were required to control molds on beef stored under similar conditions.

Kim (2002) conducted a detailed study of the effects of relative humidity on the

ozone inactivation of Bacillus subtilis. He concluded that high relative humidity is

needed for the inactivation of microorganisms by ozone in gas environment. It is believed

that hydration of dry microorganisms in humid atmospheres makes them susceptible to

ozone. The optimum relative humidity found by Kim (2000) for microbial inactivation by

ozone in air is 90-95%. Elford and Ende (1942) used low ozone concentrations and long

exposures at variable relative humidity to disinfect airborne microorganisms. At RH









<45%, the germicidal power of ozone was negligible. Ewell (1946) also demonstrated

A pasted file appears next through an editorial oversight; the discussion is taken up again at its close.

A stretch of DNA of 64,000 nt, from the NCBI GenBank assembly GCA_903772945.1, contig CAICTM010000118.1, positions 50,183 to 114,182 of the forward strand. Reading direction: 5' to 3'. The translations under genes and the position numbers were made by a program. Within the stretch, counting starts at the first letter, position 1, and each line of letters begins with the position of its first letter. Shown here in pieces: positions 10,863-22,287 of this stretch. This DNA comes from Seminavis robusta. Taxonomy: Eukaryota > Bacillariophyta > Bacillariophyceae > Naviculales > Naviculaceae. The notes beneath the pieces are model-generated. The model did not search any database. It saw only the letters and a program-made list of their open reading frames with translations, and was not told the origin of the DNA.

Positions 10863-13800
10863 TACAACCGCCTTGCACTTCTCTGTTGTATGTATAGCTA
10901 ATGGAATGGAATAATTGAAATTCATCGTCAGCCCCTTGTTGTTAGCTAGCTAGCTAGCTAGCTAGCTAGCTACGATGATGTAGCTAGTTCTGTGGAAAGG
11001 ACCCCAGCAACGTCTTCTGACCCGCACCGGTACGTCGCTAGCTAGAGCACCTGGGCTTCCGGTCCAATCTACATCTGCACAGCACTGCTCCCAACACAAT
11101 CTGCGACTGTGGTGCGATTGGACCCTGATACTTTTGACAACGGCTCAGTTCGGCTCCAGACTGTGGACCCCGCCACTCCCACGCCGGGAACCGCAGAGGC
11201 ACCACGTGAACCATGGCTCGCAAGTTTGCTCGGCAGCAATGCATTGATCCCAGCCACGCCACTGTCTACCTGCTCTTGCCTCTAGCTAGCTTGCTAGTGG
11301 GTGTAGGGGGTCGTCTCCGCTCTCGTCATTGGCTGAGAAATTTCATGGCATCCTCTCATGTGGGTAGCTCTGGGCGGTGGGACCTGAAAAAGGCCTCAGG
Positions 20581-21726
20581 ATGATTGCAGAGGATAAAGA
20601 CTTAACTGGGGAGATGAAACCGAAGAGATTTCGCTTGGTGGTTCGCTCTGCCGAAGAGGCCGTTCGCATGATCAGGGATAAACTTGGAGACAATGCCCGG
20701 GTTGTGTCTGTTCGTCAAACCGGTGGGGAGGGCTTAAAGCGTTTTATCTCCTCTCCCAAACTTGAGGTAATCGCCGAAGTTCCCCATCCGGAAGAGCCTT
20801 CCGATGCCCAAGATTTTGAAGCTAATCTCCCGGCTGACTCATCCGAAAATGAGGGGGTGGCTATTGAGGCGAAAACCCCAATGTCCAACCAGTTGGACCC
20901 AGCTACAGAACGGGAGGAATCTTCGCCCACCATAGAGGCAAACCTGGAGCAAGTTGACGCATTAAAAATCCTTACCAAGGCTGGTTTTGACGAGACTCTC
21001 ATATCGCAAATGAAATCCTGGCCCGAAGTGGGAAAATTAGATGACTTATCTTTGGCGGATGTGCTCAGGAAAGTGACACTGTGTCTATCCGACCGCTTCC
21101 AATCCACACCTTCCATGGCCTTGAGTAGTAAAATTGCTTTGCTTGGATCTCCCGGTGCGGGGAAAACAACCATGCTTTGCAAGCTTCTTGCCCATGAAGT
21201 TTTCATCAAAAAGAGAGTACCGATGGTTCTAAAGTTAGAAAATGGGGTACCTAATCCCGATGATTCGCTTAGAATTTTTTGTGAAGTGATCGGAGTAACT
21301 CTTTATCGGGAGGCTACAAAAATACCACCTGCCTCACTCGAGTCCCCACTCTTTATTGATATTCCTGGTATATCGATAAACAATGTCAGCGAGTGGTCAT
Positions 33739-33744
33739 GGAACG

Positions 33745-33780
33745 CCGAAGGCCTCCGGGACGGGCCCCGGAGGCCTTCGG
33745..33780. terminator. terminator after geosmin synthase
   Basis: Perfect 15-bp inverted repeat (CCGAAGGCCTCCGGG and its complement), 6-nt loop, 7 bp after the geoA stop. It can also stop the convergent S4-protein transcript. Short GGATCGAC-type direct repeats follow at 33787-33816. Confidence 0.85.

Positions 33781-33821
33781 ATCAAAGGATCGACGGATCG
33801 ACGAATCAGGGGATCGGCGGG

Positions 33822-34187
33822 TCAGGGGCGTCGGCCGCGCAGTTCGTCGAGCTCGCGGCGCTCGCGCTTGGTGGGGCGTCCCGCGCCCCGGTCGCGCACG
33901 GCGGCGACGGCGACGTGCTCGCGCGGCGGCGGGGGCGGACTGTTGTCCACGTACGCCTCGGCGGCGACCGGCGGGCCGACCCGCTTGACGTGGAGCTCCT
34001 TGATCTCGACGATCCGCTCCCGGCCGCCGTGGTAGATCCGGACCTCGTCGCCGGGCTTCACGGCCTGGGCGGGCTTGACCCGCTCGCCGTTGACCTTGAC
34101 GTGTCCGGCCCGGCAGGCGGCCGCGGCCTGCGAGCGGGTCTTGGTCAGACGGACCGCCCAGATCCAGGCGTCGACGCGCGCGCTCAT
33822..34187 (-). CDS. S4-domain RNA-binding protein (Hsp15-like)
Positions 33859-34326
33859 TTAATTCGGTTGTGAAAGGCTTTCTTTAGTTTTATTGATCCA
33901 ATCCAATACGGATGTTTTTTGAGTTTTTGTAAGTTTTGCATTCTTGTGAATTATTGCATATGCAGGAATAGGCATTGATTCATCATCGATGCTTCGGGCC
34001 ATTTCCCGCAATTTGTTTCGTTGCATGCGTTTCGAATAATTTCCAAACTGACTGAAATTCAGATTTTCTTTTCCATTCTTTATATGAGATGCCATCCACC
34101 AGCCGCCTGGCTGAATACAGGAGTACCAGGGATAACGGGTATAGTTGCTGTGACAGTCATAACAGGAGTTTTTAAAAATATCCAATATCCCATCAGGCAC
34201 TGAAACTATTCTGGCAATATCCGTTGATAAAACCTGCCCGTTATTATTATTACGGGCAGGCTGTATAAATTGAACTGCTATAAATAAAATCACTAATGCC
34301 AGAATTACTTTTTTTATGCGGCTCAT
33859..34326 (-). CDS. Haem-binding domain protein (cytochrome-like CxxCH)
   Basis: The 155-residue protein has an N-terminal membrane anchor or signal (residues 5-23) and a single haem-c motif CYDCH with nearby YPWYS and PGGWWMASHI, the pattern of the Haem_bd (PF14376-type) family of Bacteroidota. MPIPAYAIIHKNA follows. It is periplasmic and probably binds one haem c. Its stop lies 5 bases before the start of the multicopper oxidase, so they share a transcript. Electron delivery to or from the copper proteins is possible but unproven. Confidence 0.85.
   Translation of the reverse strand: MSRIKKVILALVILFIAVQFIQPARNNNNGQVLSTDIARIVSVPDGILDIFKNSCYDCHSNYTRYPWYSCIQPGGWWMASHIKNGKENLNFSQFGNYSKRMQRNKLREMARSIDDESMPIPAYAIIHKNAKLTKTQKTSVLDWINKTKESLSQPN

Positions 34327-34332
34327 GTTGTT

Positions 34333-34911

that microorganisms were killed more readily by ozone in an atmosphere having a high

rather than low RH. Holah (1995) constructed a special aerobiology cabinet to study the

destruction of airborne microorganisms by disinfectant fogging, by ozone and by

ultraviolet light. Exposure to ozone above 4 ppm in air (5 and 10 min exposure)

significantly reduced the numbers of airborne P. aeroginosa. Kowalski et. al. (1998)

studied the bactericidal effects of airborne ozone against E. coli and Staphylococcus

aureus by placing Petri dishes containing the microorganisms in the chamber and

exposing for 10 to 480 seconds to ozone concentrations between 300 and 1500 ppm.

Levels of population reduction in excess of 99.99% (4 logo cycles) were achieved for

both species. However, practical applications of such higher ozone concentrations for air

treatment are quite questionable. Thus, concentrations lower than 300 ppm could also be

equally effective to achieve similar reduction in population levels. Table 2-1 lists data on

ozonation of airborne bacteria and viruses reported by previous investigators and

compiled by Kowalski et al. (1998). Data taken in Kowalski et. al. (1998) experimental